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Algorithmic pricing means crunch time for ethics and compliance officers

report from ProPublica in October crushed the fiction that revenue management software in the residential housing market doesn’t hurt renters. The troubling ProPublica report and its aftermath raise questions for all compliance officers, not just those in the real estate space: Is algorithmic pricing legal? And even if it’s legal, is it ethical?

ProPublica found that when a critical mass of landlords in an area use a software called YieldStar — which deploys an algorithm that analyzes information gathered from thousands of landlords — rents “suggested” to landlords rise faster than if humans are involved, often a lot faster.

There are two reasons. First, landlords don’t like apartments to sit empty. They think higher occupancy rates always mean more revenue. They’re wrong, as the YieldStar software proved. Instead, landlords can raise rents to more than make up for the empty apartments.

The second reason YieldStar works is that it removes humans from the rent-setting process, freeing corporate landlords to hike prices for tenants who remain.

As reporter Heather Vogell and data specialist Haru Coryne explained, before YieldStar, leasing agents were sometimes too “empathetic” toward renters, especially those who belonged to the agents’ peer group. YieldStar solves that by moving rent-setting decisions off-site and out of human hands.


The company that owns YieldStar is Houston-based RealPage. It feeds confidential information from property management clients into YieldStar. The algorithm produces “suggested” rents every day, which allows landlords to “continuously maximize asset value with precision pricing capabilities,” according to YieldStar’s website.

It takes vast amounts of data from landlords for RealPage’s price-setting algorithm to work properly. The company acquired more data by acquiring more property owners and leasing managers — ten companies since 2016, including its closest competitor, Lease Rent Options, in 2017.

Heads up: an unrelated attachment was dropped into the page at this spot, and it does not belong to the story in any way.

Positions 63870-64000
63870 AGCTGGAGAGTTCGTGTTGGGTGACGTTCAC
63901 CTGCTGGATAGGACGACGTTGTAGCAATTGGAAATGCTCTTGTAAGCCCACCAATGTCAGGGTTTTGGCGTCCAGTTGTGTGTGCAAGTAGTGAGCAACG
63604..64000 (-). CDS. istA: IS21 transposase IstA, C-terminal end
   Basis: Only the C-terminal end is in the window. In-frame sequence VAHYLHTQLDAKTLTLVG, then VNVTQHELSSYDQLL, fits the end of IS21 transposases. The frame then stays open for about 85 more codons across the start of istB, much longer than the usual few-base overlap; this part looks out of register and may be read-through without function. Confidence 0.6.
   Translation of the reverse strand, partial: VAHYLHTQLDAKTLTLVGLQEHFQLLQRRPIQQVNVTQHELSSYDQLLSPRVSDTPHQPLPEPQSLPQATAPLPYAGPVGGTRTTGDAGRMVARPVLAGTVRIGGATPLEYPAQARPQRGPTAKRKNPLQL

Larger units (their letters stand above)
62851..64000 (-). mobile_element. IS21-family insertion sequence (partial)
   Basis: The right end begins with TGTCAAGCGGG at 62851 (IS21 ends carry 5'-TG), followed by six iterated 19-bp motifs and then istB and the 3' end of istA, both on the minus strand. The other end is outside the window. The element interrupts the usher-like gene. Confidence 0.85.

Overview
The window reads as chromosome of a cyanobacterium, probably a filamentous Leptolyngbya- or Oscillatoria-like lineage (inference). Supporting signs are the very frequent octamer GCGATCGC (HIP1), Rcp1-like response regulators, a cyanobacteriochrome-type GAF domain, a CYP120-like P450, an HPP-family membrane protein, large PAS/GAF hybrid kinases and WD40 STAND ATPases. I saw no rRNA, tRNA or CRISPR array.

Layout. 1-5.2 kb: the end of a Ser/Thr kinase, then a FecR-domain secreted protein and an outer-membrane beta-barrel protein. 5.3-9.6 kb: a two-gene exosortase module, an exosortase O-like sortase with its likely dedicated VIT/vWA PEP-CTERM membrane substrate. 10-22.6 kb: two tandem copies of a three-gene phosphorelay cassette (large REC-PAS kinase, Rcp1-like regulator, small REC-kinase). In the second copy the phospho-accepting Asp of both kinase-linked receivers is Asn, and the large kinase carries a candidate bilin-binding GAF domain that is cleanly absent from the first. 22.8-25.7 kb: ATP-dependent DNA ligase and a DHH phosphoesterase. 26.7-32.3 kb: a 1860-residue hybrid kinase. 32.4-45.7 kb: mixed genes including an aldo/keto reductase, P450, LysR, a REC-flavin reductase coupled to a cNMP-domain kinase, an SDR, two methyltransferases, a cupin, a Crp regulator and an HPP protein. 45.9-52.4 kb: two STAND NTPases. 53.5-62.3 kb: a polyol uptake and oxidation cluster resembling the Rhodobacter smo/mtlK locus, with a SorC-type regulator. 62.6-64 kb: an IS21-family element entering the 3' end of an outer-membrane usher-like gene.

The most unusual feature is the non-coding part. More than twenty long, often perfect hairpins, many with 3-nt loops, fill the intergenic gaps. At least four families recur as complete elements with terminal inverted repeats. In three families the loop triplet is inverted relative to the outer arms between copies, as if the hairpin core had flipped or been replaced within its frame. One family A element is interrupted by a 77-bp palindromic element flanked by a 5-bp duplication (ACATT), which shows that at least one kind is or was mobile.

RealPage successfully tested the algorithm in Houston and moved on from there. It now has more than 30,000 customers, including many of the most prominent property managers in the United States.

ProPublica analyzed five of the country’s top ten property managers as of 2020. They all used RealPage’s pricing software “in at least some buildings, and together they control thousands of apartments in metro areas such as Denver, Nashville, Atlanta and Seattle.” Rents in those markets for typical two-bedroom apartments rose 30 percent or more between 2014 and 2019, ProPublica said.

In one neighborhood in Seattle, ProPublica found that ten property managers oversaw 70 percent of all apartments, and all ten used RealPage’s pricing software.

“Apartment managers can reject the software’s suggestions, but as many as 90 percent are adopted, according to former RealPage employees,” ProPublica said.

Because of the ProPublica report, Senator Amy Klobuchar and other lawmakers sent a letter to the head of the DOJ’s antitrust division, asking for action. The letter said,

We are concerned that the use of this rate setting software essentially amounts to a cartel to artificially inflate rental rates in multifamily residential buildings. In addition, we are concerned about potential anticompetitive coordination taking place through the RealPage User Group, a forum of over 1,000 RealPage clients that work together on a variety of subjects, including revenue management and screening. The conduct in these markets raises significant anticompetitive concerns.